I'll just start with some of the work I'm currently doing as part of my college coursework, a short film project. I decided to tackle a subject that had been knocking around in my head for some time. The only US territory to ever be occupied by an enemy power, Kiska Island in Alaska. An extremely remote island near the arctic circle that housed a navy weather station, it was occupied in 1943 by Japan. Some saw it as a plan to island-hop to the North American continent, some saw it as merely a diversionary action away from Midway. What followed was a full campaign to retake the island, in which 300 Americans and 2,300 Japanese died.
In any case, one interesting historical anecdote caught my attention: All 7 of the Americans on the island surrendered, but one escaped, ran off into the depths of the island, only to give himself up 40 days later, on the brink of starvation. What motivates these kinds of actions? Every option he had was one of futility, yet he chose to test his own endurance on something impossible. My search for this man's name has so far been fruitless, leading me to believe that perhaps it's an apocryphal fiction, but like Plutarch said, never let the truth get in the way of a good story. This kind of subject matter, besides the romanticly evocative images that come to mind when one thinks of a modern war in a desolate place even by Alaskan standards, and its overlooked status, opens up a lot of interesting issues that I've had to deal with in my fascination with Japanese culture. No one from my family participated in the Pacific War, I was never affected by it. All I have known in my lifetime is Japan as a friend. Yet only 60 years ago America and Japan were engaged in one of the most brutal, bloody conflicts mankind has ever seen. The only nuclear weapons ever used against human beings. Hatred and ferocity, camps on both sides brutalising the percieved enemy. Yet I feel none of this emnity, and I have no interest in hearkening back to a jingoistic past of 'USA USA!'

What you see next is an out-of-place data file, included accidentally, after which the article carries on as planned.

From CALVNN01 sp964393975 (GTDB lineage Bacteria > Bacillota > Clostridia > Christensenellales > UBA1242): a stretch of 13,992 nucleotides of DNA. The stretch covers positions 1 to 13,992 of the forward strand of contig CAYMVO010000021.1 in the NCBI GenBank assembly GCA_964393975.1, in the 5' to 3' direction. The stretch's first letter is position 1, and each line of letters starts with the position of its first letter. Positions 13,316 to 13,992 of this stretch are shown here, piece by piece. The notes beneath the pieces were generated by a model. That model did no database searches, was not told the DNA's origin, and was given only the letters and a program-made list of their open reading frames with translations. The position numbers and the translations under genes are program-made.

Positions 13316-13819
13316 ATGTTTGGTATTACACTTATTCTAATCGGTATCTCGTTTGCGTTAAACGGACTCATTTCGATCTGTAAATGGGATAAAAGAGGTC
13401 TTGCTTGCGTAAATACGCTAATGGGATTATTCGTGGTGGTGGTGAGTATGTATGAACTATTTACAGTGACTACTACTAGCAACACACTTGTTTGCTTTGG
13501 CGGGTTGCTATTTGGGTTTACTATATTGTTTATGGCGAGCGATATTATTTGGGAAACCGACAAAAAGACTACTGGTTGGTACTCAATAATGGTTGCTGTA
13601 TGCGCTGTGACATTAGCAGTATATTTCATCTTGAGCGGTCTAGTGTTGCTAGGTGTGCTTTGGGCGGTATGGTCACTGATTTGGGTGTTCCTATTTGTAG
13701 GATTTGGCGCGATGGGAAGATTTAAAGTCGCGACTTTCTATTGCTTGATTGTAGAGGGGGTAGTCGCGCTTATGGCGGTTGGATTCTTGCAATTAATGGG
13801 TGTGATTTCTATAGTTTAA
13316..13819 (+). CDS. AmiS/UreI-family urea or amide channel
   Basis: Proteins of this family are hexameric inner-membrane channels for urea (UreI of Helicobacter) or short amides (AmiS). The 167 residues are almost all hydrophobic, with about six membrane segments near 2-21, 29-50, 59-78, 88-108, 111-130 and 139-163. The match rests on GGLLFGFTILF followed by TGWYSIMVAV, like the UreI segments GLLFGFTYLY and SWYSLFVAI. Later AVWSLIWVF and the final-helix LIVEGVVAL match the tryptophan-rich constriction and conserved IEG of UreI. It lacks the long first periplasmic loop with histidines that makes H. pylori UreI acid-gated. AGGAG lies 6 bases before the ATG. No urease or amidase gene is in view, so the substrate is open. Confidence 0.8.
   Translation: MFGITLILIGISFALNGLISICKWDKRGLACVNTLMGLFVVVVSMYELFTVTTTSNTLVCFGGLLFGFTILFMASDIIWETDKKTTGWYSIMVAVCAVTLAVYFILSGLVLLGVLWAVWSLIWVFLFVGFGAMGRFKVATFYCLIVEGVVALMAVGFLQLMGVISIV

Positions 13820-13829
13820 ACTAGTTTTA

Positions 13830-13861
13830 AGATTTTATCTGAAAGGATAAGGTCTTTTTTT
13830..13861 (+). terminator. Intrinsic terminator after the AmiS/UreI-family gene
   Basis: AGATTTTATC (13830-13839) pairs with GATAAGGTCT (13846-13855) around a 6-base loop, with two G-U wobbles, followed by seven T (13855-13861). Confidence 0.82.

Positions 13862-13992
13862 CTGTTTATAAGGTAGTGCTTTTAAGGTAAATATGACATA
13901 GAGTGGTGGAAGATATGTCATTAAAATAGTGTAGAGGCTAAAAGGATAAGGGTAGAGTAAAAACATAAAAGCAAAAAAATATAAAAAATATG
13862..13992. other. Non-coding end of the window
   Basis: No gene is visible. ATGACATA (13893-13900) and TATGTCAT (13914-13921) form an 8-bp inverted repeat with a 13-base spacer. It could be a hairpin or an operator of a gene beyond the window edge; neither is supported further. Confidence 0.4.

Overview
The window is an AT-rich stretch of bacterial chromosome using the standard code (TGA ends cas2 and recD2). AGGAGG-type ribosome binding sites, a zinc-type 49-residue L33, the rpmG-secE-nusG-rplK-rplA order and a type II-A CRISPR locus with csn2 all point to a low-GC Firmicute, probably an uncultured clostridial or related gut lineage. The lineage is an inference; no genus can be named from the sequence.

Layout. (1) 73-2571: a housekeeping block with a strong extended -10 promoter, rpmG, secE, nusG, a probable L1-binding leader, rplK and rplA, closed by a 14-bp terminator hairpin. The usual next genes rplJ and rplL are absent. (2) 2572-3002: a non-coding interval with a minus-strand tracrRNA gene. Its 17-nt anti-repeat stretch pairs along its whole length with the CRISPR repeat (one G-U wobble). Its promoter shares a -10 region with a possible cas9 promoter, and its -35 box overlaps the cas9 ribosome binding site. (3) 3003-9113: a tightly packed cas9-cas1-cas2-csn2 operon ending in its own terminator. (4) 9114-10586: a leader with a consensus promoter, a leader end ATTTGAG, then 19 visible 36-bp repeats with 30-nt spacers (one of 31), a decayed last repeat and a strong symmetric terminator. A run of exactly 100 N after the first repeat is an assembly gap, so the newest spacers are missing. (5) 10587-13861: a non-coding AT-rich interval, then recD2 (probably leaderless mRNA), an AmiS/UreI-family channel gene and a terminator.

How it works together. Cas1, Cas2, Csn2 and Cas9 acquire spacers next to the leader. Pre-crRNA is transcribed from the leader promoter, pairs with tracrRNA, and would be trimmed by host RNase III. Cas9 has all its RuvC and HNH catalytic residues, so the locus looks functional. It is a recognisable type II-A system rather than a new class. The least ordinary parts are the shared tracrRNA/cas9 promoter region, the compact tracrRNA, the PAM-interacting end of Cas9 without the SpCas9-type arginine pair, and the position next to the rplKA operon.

Anyway, I digress.
Here's a photo of the actual island, at least the northern part, that has an extinct volcano.
Click these for a larger version.
Here's the first bit of visuals I did for this piece. I moved away from this look fairly quickly.
The second one moves closer to the kind of look I'd like for this film to have. A real thickness to the atmosphere, and a sense of the cold low sun, with a barely visible threat looming.
Here'es the latest image. A bit more of the island's landscape can be seen here. In reality, it graduates south from a snow covered volcano to more barren areas, dotted with lakes and the occassional bit of scrubby grass. Probably my favorite image of the bunch. Also the most colorless, and the one that most strikes fear into me at the thought of translating it to an animated film...
Bit of an odd first post, but I'll do more later, hope someone likes these.